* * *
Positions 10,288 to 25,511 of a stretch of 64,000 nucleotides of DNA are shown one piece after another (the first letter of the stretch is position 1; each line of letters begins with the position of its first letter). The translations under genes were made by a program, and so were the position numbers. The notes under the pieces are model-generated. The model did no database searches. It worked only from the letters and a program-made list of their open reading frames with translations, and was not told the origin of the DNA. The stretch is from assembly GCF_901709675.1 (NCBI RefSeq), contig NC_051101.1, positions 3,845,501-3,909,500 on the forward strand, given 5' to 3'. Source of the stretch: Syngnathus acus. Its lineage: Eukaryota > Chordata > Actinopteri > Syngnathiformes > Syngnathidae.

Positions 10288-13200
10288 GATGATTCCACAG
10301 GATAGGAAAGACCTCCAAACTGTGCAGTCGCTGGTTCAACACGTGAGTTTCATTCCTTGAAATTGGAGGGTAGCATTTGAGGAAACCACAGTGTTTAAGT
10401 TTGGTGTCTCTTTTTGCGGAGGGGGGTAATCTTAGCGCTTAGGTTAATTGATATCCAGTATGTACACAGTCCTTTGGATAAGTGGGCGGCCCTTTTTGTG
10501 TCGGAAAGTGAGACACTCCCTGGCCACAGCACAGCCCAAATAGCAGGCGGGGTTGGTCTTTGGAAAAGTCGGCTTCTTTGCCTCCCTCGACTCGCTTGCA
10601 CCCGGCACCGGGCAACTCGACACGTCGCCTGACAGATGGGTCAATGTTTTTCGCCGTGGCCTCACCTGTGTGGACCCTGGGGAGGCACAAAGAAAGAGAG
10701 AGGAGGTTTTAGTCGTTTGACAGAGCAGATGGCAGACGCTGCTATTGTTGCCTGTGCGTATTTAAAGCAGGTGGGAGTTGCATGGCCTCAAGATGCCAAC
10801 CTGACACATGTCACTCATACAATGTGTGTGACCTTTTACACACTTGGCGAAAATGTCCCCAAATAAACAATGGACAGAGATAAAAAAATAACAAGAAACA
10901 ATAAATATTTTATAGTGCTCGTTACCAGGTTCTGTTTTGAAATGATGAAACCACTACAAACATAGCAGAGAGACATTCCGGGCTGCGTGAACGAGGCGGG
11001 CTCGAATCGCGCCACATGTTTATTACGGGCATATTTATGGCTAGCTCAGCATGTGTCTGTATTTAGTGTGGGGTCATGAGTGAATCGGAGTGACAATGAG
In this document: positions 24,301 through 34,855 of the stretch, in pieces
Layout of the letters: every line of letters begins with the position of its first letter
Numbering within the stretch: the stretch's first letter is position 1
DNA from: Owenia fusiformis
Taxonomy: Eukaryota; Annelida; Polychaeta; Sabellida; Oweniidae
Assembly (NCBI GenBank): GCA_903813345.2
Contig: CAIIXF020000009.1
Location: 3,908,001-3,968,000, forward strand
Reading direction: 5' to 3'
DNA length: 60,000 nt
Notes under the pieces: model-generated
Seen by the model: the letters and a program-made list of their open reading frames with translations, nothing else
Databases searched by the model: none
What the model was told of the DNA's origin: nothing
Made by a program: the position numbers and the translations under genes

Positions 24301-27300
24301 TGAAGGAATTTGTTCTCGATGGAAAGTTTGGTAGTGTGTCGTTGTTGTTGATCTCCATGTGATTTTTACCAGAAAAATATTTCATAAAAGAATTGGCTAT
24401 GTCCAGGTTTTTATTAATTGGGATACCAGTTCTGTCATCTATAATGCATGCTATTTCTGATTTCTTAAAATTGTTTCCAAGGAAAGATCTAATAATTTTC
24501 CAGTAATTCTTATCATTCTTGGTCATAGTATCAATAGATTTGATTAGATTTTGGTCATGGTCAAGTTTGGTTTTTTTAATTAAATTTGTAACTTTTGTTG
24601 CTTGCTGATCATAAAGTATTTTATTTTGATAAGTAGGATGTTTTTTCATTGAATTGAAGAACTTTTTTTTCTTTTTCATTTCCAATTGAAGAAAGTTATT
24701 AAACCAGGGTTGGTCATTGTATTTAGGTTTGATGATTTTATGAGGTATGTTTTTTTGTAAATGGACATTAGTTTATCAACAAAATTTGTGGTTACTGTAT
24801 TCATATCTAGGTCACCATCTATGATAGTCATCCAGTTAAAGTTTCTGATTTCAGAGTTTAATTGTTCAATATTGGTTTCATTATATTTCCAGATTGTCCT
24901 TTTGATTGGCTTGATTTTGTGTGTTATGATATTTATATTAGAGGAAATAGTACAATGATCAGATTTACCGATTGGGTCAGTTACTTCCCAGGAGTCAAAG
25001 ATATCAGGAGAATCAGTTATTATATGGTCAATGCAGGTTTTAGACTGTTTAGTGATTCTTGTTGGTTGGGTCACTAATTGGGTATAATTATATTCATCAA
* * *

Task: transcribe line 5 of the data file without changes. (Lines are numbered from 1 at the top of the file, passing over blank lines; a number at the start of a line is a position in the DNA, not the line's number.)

10401 TTGGTGTCTCTTTTTGCGGAGGGGGGTAATCTTAGCGCTTAGGTTAATTGATATCCAGTATGTACACAGTCCTTTGGATAAGTGGGCGGCCCTTTTTGTG